Wall Street courts Main Street
A Seattle M&A firm offers white-glove service to small businesses.
SEATTLE (FSB Magazine) -- Wall Street loves small business - in theory.
Ask any investment banker. Small business is the engine of the nation's economy, the vital cog in the machinery of capitalism. Just don't show up at that banker's office hoping for help on a deal.
Suddenly the banker needs to take an important call from that big client, the one whose fees pay for the second home in Aspen. And that's when your deal becomes a chew toy for some apple-cheeked apprentice fresh from the Ivy League.
Understandably, there's a lot of simmering resentment among small-business folk, and that has created a nifty market niche for a boutique investment bank called Cascadia Capital. Cascadia offers small and midsized firms what they usually can't get from a Morgan Stanley or a Goldman Sachs: lavish service and lower fees.
"Small business is paying for the A team and getting the B team from the big banks on Wall Street," argues Michael Butler, CEO and co-founder of Cascadia. "Those bankers won't get out of bed for less than $2 million to $3 million in fees." Cascadia's fees are typically $500,000 to $750,000.
As a result, Butler, 45, and his 21 bankers have been involved in some of the most talked-about deals of the past two years. Among their clients: Nighthawk Radiology Services (Charts), Lightwave Electronics, and QPass. This year, Butler expects Cascadia to post revenues of about $15 million, triple what it reported in 2001.
Still, Butler says, he has to fight hard for new business. Many small-business owners have a bias against boutiques, worrying that they lack the clout to attract the top investors or negotiate the best terms on a deal. Plus, although cheaper than the big firms, they still can be expensive.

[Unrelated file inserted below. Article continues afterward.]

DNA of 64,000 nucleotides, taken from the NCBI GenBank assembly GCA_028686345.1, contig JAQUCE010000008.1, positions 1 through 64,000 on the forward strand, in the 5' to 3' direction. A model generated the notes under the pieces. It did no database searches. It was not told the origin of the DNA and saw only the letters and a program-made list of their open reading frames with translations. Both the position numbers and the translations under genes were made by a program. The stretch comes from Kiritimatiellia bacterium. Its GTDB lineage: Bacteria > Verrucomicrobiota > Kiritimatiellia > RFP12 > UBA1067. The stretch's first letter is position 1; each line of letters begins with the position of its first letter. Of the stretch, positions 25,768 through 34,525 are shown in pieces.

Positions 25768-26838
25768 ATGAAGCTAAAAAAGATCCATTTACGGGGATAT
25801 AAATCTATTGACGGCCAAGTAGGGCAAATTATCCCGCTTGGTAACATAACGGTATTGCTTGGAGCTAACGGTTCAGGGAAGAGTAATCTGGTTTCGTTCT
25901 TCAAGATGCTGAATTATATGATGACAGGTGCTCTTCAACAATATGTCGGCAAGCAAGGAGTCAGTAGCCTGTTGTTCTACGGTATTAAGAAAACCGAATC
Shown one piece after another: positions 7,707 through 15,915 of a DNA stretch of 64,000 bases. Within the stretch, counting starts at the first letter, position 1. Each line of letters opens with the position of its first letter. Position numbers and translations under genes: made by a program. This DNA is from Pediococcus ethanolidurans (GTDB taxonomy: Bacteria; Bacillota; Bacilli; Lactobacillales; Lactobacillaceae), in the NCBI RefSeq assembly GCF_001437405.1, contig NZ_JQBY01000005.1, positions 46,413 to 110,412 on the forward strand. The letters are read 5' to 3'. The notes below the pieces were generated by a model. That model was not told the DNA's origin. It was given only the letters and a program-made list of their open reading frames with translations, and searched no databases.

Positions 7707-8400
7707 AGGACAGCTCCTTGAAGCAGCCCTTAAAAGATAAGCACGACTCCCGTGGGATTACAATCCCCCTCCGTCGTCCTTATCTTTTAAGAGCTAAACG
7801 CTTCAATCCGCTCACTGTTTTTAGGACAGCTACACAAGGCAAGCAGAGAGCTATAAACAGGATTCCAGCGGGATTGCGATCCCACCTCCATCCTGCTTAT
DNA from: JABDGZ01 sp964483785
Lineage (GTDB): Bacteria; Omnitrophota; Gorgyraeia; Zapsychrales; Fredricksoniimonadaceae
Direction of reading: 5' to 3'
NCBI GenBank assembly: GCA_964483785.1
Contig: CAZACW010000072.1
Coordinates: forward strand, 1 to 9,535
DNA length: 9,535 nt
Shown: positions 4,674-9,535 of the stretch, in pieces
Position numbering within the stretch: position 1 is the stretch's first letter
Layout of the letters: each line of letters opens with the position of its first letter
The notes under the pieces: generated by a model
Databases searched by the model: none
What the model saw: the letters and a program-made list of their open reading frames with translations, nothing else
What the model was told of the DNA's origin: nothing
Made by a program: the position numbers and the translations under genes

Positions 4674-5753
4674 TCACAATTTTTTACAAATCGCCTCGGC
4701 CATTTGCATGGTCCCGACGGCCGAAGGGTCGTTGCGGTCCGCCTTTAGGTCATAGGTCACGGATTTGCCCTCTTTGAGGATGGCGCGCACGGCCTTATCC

Cascadia recently scored a coup, snagging a client that bigger rivals had been courting for years. Butler helped sell Lenel International in Rochester, N.Y., to United Technologies (Charts) for $440 million. Founded in 1990 by a couple who had emigrated from Russia, Lenel was a stealth star of the security-systems industry-until 9/11, when security instantly became a top priority.
Suddenly Lenel found itself being wooed by big-league Wall Street bankers eager to arrange a merger.
"They were young and cocky, and they didn't know anything about us or our business," Lenel president Elena Prokupets recalls. "I speak with an accent, and I am a blond, so they treated me like a stupid woman and focused only on my husband." (Elena and Rudy Prokupets are both electrical engineers, graduates of St. Petersburg State Poly-technical University, the MIT of Russia.)
"We were also suspicious that these bankers would use our little company to please their big clients," she says. "Maybe they would sell us at a bargain price to GE. Too bad for us, but good for GE."
Cascadia's Butler didn't have big clients to please. He also had a different approach: a 55-slide presentation to the couple on the state of the security industry, with detailed analyses of the market. Butler also estimated the company to be worth $400 million, 50% higher than the valuations offered by his competitors, and he was sensitive to the couple's desire to protect loyal employees if the company were sold.
Butler has an advantage over his rivals on Wall Street: He thinks like an entrepreneur because he is one.
He spent 15 years on Wall Street as a banker, first at Morgan Stanley, then at Lehman Brothers. In 1999, he quit and moved back to his hometown, Seattle. There he launched Cascadia, figuring he'd cash in on the then-bustling M&A market on the West Coast.
Months later the market tanked, and most of the boutiques were gobbled up by big investment banks. He spent the next three years desperately trolling for deals, until business started to pick up in 2002.
Success has spawned competition. Recently a new crop of investment-banking boutiques, including Lane Berry of Boston and Think Equity of San Francisco, have sprung up to cater to small and midsized businesses.
Butler, though, isn't worried about his new regional rivals. Says he: "There's plenty of business for all of us."
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